The day after she came back with the train 5.17 pm, which was a freight train – but the station-master in Rö – his name was Johan Rundgren - found it unsuitable for a princess to travel by freight train and convinced Train Control in Stockholm to attach a coach wagon to the train for the princess to sit in.

After much mutual politeness between the princess and the villagers she received a bunch of flowers from the children, climbed into the cockpit, started the engine and rolled off over the field to get maximum start distance – and so she pushed the throttle of her 150 hp engine and lifted off elegantly, made a few turns over the crowd and disappeared towards Stockholm. And the Rö villagers went home, one of them to put the decisive clue into his almanac.

When we had read the article in Norrtelje Tidning we just had to find out who this flying princess was, and what happened to her afterwards. All answers are there on the Internet, of course, you just have to know how to search for it – but a little bit of luck always helps.

Eventually we found Marina Ştirbey in a Romanian online encyclopedia, ”Enciclopedia romaniei” – which naturally, but in our case regrettably, is in Romanian. We found someone who could help us with the translation, and after following many false trails we could at least get a reasonable picture of who “our” flying princess was.

Then suddenly we struck gold – in a pedigree for the princely house of Craiovesti – Brancoveni, which we also got from the Internet, we found Marina, her sons and her grandchildren. We had no hits when we sought for the sons on the Internet (they have simplified their names, it turned out), but Marina’s daughter-in-law was there, with an e-mail address! So we sent her an e-mail and she confirmed that she was actually married to Prince Mihai Brancovan and gave us his e-mail address. Another e-mail and we had his very kind answer and a promise to send pictures and other material, which duly arrived after a week or so.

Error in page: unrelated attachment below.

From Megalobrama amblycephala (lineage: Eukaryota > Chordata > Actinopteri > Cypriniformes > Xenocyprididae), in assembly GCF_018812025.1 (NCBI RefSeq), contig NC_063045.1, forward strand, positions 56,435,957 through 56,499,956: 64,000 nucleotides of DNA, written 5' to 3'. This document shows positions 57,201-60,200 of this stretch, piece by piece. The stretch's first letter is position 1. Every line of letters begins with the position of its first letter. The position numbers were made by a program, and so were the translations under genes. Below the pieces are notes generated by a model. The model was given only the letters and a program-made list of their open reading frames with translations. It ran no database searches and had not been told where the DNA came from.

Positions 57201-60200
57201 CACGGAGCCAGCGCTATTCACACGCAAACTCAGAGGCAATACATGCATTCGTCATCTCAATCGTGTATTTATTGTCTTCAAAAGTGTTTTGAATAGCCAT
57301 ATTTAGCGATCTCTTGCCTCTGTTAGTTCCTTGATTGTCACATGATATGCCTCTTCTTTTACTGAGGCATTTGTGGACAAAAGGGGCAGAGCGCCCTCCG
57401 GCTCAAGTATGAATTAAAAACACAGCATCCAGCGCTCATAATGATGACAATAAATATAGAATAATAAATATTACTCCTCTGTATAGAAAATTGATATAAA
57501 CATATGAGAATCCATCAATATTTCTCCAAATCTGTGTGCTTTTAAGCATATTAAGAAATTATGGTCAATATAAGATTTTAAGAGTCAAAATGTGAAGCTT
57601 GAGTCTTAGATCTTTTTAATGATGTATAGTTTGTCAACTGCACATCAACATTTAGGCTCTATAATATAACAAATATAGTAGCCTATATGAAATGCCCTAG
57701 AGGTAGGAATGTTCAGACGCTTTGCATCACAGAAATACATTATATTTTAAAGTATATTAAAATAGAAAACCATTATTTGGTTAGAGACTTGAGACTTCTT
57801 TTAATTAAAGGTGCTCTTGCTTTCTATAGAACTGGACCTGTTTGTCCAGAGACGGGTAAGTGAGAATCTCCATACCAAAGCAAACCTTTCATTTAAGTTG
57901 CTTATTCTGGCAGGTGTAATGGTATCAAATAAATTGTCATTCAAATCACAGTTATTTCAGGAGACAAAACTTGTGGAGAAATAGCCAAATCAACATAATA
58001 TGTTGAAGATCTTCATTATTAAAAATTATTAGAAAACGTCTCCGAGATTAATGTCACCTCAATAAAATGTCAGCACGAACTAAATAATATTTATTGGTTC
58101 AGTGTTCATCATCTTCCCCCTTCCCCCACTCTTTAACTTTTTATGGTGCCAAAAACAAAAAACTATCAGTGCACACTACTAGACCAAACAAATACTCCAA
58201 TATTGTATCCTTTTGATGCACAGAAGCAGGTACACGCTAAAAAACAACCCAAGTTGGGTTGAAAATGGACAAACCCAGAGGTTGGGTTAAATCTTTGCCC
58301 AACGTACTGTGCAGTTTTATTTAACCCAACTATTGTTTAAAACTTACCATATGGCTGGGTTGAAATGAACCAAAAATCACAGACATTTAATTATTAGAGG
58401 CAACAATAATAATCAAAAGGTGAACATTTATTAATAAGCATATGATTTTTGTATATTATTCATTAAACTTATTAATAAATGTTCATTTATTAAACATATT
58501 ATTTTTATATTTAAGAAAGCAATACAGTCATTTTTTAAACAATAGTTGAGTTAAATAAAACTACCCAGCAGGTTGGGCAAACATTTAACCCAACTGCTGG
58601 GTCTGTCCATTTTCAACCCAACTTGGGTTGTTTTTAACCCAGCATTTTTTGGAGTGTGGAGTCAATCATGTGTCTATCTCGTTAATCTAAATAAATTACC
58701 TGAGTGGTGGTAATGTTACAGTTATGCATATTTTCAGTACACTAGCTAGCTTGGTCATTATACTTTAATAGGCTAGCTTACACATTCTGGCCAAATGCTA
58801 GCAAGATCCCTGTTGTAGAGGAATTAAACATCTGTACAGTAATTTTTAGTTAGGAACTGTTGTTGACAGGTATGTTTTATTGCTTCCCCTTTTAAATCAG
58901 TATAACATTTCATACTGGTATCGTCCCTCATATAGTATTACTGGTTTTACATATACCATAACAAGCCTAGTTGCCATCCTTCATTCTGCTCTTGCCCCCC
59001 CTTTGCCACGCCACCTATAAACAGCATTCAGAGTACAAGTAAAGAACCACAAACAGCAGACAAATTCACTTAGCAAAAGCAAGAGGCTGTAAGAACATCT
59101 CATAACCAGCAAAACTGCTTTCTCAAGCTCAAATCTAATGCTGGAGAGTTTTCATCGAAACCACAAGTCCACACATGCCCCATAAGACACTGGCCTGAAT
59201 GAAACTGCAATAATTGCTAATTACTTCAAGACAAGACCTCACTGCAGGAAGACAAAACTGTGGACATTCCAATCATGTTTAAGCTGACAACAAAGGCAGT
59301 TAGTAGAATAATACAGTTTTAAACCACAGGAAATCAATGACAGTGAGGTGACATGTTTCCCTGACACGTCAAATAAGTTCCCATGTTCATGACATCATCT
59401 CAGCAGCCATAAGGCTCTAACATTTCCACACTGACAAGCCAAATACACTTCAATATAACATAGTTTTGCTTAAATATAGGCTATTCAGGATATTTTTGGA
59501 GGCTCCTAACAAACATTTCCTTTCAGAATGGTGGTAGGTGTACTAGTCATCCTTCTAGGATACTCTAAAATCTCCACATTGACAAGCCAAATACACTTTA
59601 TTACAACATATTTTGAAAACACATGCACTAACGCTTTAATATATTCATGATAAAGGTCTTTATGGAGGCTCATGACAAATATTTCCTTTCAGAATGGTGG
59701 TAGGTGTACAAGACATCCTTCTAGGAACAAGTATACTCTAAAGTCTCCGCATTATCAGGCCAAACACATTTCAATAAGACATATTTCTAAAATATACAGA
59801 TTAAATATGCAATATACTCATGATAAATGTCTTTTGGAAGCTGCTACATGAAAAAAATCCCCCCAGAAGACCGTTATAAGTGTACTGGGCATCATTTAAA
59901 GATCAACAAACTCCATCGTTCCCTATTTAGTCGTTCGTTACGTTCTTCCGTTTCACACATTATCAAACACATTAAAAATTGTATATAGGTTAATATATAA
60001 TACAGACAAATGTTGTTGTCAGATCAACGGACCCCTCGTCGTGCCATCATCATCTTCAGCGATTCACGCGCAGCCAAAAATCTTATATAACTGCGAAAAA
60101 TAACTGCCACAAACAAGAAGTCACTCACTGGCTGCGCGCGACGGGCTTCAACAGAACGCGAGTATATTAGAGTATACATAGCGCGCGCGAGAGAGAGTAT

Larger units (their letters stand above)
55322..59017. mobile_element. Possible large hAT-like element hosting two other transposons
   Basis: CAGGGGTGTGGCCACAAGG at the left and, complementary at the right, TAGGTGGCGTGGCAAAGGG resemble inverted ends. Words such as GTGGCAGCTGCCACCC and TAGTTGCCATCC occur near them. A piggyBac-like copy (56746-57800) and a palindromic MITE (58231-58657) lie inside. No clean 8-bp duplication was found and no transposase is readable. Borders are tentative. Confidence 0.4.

So now we can tell the story of Princess Marina: She was born In Vienna 19th March 1912, daughter of Prince George Ştirbey and his wife Elizabeth.

The castle in Dărmănesti

Marina’s childhood home in Dărmănesti – today sadly decayed. Picture courtesy Mihai Andrei.

She was given a thorough and modern education, and took part in many sports – for example she raced with her own Bugatti in car rallies. But since her family abounded with pilots, flying became her great passion. She acquired her pilot’s certificate in 1935 and was trained in stunt flying by her cousin Constantin Bâzu Cantacuzino, who was a well-known stunt and fighter pilot.

In 1934 she ordered a Romanian-made copy of the German interceptor aircraft Messerschmitt M23b. It was registered as YR-MAI, where YR means Romania and MAI means MArIna. With this plane she participated in many air shows and competitions, and also made her European tour, with the involuntary stop in Rö.